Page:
The Sanskrit word 'sādhavaḥ' is an adjective describing the general characteristics of sādhus or saintly people. Yet we often see it translated as 'honesty' which, I feel, contains a message for us.
This verse from the Śrīmad-Bhāgavatam (1.5.11) has proven more and more meaningful to me as I go through life:
तद्वाग्विसर्गो जनताघविप्लवो यस्मिन् प्रतिश्लोकमबद्धवत्यपि ।
नामान्यनन्तस्य यशोऽङ्कितानि यत्शृ ण्वन्ति गायन्ति गृणन्ति साधव: ॥ ११ ॥
tad-vāg-visargo janatāgha-viplavo yasmin prati-ślokam abaddhavaty api
nāmāny anantasya yaśo ’ṅkitāni yat śṛṇvanti gāyanti gṛṇanti sādhavaḥ
On the other hand, that literature which is full of descriptions of the transcendental glories of the name, fame, forms, pastimes, etc., of the unlimited Supreme Lord is a different creation, full of transcendental words directed toward bringing about a revolution in the impious lives of this world’s misdirected civilization. Such transcendental literatures, even though imperfectly composed, are heard, sung and accepted by purified men who are thoroughly honest.
What is the nature of this honesty? Well ... thorough.
Merriam-Webster defines 'thorough' as:
1: carried through to completion: EXHAUSTIVE “a thorough search”
2: a: marked by full detail: “a thorough description”
b: careful about detail : PAINSTAKING “a thorough scholar”
c: complete in all respects: “thorough pleasure”
d: having full mastery (as of an art): “a thorough musician”
The Sanskrit word is 'sādhavaḥ', an adjective describing the general characteristics of sādhus or saintly people. Yet, in several instances in the Bhāgavatam, His Divine Grace A.C. Bhaktivedanta Swami Prabhupāda chose to specifically translate this word as 'honesty'. I think there is good reasoning and wisdom behind his choice of translation.
Does thorough honesty mean to just look at the good bits about ourselves and present ourselves that way to others? In religious organizations that put high expectations on their followers, social anxiety is quite good at shaping peoples' behaviour. If we profile ourselves as expected, we are awarded with approval and influence. Conversely, if we do not comply, we are either subtly ostracised or outright rejected. This behaviourist model leads to shallow and dishonest relationships that are, ultimately, unsatisfying to the heart. This need for fulfilment leads to other attempts to satisfy the heart which can look, at a glance, to be exalted; yet mask an underlying hunger for name, fame, adoration, and distinction. Instead of having authentic service relationships with others, some are driven to subconsciously, or overtly, create a false persona and attempt to have relationships via proxy through this effigy. At this point, we've moved far from 'thoroughly honest' and into the realm of Maya in a very insidious pseudo-devotional atmosphere.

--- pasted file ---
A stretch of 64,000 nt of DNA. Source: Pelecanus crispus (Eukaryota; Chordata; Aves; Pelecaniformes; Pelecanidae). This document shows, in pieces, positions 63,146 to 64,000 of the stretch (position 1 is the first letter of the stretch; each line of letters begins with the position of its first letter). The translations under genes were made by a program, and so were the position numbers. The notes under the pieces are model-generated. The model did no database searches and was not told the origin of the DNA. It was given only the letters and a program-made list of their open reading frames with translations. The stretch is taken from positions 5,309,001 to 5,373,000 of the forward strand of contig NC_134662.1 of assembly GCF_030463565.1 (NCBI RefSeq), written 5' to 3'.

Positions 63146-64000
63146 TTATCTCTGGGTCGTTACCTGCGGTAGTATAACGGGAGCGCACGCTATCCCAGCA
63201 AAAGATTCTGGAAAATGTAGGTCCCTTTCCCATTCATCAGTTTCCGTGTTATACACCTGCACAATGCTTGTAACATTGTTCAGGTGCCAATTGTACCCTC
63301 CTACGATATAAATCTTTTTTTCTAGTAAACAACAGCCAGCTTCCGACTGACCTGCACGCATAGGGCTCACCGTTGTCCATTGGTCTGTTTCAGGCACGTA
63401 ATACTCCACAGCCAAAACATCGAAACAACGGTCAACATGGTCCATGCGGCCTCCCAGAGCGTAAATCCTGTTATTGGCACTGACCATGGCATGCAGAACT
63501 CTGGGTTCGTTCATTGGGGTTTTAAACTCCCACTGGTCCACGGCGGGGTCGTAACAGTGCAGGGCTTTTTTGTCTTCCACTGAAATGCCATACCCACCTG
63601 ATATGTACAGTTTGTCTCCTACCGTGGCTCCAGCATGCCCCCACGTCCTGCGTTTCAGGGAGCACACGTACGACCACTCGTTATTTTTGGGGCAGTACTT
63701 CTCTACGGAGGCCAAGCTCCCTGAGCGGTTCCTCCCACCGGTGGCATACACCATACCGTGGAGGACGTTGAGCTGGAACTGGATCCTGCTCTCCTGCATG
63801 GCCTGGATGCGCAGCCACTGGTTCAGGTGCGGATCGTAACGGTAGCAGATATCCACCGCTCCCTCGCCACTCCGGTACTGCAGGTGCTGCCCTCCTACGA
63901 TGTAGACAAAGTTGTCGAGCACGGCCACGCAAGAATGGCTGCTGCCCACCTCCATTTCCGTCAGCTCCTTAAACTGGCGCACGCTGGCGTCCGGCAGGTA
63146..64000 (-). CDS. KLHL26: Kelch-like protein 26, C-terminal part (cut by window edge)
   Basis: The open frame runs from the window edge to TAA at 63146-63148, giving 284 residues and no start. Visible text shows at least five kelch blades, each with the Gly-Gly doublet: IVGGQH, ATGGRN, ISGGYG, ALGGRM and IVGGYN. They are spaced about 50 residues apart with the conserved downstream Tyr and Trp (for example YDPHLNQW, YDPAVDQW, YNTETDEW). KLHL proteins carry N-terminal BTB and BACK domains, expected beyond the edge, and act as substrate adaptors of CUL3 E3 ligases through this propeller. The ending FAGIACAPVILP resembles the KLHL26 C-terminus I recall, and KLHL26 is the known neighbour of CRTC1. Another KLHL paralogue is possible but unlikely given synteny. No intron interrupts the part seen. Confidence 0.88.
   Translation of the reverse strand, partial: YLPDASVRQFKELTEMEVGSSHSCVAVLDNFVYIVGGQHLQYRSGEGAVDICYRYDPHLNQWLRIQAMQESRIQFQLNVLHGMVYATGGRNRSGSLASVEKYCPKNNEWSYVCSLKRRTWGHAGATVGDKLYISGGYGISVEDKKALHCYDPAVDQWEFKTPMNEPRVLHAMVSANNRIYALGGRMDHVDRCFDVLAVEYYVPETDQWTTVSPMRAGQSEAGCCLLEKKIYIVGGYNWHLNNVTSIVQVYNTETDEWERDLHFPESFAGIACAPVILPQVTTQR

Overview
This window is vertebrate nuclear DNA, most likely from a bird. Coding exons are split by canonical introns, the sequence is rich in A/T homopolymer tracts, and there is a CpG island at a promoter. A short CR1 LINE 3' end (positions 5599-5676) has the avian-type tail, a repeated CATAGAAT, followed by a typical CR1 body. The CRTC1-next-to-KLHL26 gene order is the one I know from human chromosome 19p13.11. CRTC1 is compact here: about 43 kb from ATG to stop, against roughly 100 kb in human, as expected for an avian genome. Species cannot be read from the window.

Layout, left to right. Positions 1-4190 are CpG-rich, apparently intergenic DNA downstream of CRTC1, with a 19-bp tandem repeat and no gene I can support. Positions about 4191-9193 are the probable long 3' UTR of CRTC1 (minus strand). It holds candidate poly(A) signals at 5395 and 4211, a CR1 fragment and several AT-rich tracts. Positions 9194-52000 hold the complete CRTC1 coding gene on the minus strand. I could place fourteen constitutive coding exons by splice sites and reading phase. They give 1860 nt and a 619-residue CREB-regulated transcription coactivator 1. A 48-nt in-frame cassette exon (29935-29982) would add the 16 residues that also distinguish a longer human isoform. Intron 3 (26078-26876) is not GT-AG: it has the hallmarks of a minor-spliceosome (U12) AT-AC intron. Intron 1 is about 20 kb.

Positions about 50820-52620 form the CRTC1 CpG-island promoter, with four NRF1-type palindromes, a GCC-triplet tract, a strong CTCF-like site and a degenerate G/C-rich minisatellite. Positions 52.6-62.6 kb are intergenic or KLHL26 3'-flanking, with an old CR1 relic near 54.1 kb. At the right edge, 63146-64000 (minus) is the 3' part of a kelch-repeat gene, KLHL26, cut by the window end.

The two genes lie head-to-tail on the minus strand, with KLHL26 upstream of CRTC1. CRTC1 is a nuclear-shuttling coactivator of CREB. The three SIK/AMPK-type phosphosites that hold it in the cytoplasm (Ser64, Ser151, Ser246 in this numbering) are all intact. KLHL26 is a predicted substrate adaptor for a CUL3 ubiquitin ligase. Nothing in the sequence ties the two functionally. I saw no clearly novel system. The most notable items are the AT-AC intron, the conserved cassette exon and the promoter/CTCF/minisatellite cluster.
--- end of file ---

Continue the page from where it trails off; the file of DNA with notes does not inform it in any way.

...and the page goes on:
This pretence has never helped anyone and will never help anyone. We end up like little kids running around in our Batman capes, imagining ourselves to be much further down the path of self-realization and God realization than we actually are; all-the-while blind to the need for real leadership that is responsibly guided by principles that require a mature assimilation of the ‘spirit’ of the sacred texts and not convenient interpretations, e.g. api cet su-durācāro.
Fortunately, the jīva (living entity) is imbued with free will—a necessary ingredient for love to manifest. We can choose the association of like-hearted people with which we can safely expose our doubts, misgivings and weakness. This is where genuine sādhu-saṅga takes place. It's therapeutic, and the evidence is in the experience. Progress, in such a thoroughly honest atmosphere, is tangible. Trust and irrevocable śraddhā begin to manifest. Devotional practice becomes deeply enriching and transformative. Anxiety about one's position or fear of being left out evaporate as one becomes satisfied with the actual progress being made and the quality of relationships being formed.
I yearn for this atmosphere and wish this for everyone. In the words of contemporary artist Lenny Kravitz, “We've got to let love rule.”
Suburban Mysticism is free, but if you feel inspired and want to share some love, consider buying Ekendra a broccoli.
No part of this text was generated with artificial intelligence; just “flawsome” human thoughts here … with, of course, homage to The Algorithm that abides over us all.
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